Original Investigation

Binary grading may be more appropriate for endometrial cancer


  • Kazibe Koyuncu
  • Duygu Altın
  • Batuhan Turgay
  • Bulut Varlı
  • Bahar Konuralp
  • Yavuz Emre Şükür
  • Salih Taşkın
  • Fırat Ortaç

Received Date: 08.04.2019 Accepted Date: 02.12.2019 J Turk Ger Gynecol Assoc 2020;21(3):163-170 PMID: 32885922


To elucidate the survival consequences of the prognostic factors for endometrial cancer.

Material and Methods:

This was a retrospective study of 276 patients diagnosed with endometrial cancer who admitted for staging surgery. The extent of the surgery was determined by clinical staging and preoperative evaluation. The pathology specimens were reassessed by a gynecopathologist. Independent risk factors were revealed for the progression-free survival (PFS), overall survival (OS) and disease-specific survival (DSS) utilizing Kaplan-Meier and “Cox” proportional analysis.


The median follow up of the patients was 50 months. Of the 29 patients who died, 15 (5.43%) died because of endometrial cancer. Multivariate analysis revealed that independent risk factors for OS and PFS were stage (p=0.002, 0.002, respectively) and grade 3 (G3) histology (p=0.013, 0.015, respectively). Positive peritoneal cytology was an independent risk factor for OS (p=0.024), but not for PFS (p=0.050). Stage (p=0.005) was found to be the only independent risk factor for DSS. Patients with G1 and G2 histology had a similar and more favorable prognosis than patients with G3 histology.


Advanced stage, high-grade tumor and the presence of positive peritoneal cytology were ascertained as independent prognostic factors for endometrial cancer. A binary histological grading system could be simpler and as effective as the current three grade system because grade 1 and 2 patients showed similar prognosis.

Keywords: Endometrial cancer, prognostic factor, survival, peritoneal cytology, grade


Endometrial cancer is the most commonly diagnosed gynecologic malignancy in the USA and European countries (1). Two different subtypes of endometrial cancer have been defined as their pathogenesis and outcomes differ. Approximately 80% of the patients are diagnosed with type 1 (endometrioid) cancers which are estrogen related, more than 70% of the cases have stage 1 disease at diagnosis, and the five-year overall survival is approximately 83%. Type 2 non-endometrioid cancers are seen in elderly women, recognised at more advanced stages, and outcomes are worse (2,3).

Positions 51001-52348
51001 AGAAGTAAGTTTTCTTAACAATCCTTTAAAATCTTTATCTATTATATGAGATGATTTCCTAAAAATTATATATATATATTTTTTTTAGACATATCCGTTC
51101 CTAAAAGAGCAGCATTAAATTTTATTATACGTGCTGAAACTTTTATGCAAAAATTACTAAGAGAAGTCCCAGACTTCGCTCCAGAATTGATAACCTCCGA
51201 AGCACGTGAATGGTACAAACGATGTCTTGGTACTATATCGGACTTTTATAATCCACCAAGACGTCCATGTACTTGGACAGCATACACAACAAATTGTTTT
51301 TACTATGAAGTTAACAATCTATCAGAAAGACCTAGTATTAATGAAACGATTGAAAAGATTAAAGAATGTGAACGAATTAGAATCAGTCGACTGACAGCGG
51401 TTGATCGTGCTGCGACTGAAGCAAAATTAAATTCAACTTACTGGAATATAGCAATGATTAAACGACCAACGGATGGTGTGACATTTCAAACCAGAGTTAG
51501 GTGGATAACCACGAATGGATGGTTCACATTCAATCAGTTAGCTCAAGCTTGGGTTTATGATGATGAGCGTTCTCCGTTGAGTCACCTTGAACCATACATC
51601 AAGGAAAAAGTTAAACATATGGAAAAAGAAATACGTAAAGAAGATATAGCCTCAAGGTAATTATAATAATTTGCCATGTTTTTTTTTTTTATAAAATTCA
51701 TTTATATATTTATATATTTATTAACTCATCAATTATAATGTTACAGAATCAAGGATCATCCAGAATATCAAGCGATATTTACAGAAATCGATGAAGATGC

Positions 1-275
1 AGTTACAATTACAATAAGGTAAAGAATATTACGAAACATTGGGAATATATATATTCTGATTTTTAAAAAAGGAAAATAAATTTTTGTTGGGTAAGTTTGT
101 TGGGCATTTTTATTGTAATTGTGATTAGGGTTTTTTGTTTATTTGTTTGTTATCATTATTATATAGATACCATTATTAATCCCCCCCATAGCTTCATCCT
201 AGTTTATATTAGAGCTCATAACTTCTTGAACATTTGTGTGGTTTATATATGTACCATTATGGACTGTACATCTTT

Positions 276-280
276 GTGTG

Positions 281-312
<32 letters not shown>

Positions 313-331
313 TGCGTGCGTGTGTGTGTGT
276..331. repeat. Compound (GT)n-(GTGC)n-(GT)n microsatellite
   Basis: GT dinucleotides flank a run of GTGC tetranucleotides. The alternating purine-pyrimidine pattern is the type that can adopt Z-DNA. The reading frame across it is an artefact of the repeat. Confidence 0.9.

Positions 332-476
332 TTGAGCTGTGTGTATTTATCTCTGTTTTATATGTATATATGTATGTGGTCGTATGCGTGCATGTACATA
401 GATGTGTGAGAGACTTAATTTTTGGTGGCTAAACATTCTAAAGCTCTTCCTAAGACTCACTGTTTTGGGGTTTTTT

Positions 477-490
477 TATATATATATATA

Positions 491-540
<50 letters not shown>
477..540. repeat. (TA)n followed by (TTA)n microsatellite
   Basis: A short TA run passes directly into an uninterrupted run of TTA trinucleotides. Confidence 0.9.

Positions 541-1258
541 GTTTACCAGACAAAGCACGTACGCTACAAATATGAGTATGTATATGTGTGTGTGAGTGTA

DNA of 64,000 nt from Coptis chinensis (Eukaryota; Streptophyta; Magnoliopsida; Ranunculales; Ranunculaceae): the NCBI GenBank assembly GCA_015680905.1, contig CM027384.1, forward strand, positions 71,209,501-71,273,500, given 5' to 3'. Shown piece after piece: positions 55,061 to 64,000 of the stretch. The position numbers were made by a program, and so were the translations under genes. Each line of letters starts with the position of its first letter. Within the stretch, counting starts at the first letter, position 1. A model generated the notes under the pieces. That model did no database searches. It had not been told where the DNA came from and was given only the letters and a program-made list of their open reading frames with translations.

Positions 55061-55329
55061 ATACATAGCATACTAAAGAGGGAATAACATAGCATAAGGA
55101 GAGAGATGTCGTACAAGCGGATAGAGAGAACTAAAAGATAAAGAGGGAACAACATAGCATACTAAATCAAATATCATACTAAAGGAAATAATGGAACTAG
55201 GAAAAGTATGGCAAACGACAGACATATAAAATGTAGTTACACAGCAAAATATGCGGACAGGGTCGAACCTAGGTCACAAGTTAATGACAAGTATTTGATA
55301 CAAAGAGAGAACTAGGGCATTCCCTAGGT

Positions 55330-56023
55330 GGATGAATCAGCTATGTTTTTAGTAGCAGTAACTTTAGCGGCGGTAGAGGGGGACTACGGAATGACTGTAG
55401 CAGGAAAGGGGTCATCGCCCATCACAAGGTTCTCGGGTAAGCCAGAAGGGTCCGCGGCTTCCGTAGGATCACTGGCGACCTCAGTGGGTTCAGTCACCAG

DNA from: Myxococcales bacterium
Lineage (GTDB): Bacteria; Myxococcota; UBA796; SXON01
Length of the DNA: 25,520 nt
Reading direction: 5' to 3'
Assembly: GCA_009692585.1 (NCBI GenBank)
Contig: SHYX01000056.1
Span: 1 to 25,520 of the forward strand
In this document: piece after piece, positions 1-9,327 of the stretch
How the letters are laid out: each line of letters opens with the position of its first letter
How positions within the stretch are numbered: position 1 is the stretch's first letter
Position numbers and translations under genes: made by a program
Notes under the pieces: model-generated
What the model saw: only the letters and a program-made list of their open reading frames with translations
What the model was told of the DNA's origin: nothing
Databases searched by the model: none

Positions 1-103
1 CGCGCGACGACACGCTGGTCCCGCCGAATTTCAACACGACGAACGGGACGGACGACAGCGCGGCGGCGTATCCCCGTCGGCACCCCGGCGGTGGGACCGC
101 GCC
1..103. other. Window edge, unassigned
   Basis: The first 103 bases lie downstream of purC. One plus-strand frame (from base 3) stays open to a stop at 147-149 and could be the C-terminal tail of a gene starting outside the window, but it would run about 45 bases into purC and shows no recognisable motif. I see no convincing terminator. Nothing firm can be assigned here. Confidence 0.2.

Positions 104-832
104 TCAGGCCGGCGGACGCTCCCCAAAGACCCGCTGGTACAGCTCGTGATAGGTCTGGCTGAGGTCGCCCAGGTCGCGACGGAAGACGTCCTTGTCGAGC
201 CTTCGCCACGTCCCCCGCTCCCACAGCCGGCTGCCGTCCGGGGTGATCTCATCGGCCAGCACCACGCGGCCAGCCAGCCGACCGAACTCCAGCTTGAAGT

The leading prognostic factor for endometrial cancer survival rates is the stage. Stage 1 patients have 91% overall survival (OS) whereas stage 4 patients have rates of 30% (4). In addition to the stage, many other prognostic factors play an important role for survival, such as age, histologic subtype, lymphovascular space invasion (LVSI), myometrial invasion (MI), histologic grade, and tumor size (4,5,6). Positive peritoneal cytology was removed from the International Federation of Gynecology and Obstetrics (FIGO) staging system. However, it should be noted that its prognostic significance is still controversial (7,8,9,10,11,12). In recent years, the presence of LVSI has gained importance (6,13,14). Risk of recurrence and treatment is stratified, based on these prognostic factors (15,16,17).

This study was carried out to elicit the effects of prognostic factors on different types of survival, such as OS, progression-free survival (PFS) and disease-specific survival (DSS) in patients who were treated with staging surgery for endometrial cancer at a single tertiary institutional center.

Material and Methods


A retrospective observational study was conducted in a tertiary center. Institutional review board approved the study (IRB approval number: 10-42014, date: June 9th, 2014). Data of 303 patients diagnosed with endometrial cancer and treated between January 2005 and February 2014 at the Department of Gynecologic Oncology were reviewed. Patients with previous or concurrent primary cancers, who were not treated surgically, whose follow-up information was missing and surveillance time less than six months were excluded from this study. Eventually, 276 patients were selected for the study. The pathology specimens of all patients were re-evaluated by an expert gynecopathologist who has worked in this field for more than 30 years to ensure the accuracy of the diagnosis.

Surgical treatment consisted of total abdominal hysterectomy and bilateral salpingo-oophorectomy or bilateral salpingectomy, including pelvic/paraaortic lymph node dissection according to the circumstance, omentectomy and peritoneal cytology assessment. Adjuvant treatment after surgery was decided after each patient was presented and discussed at the tumor board in the light of the guidelines. Adjuvant treatment was administered as radiotherapy (RT) and/or chemotherapy (CT), including cisplatin and/or doxorubicin according to tumor characteristics and practices at the time. External beam RT and/or intravaginal brachytherapy (BT) was administered to the patients for RT. Adjuvant treatments of the patients were given in the same tertiary center, in the medical oncology or radiation oncology centers.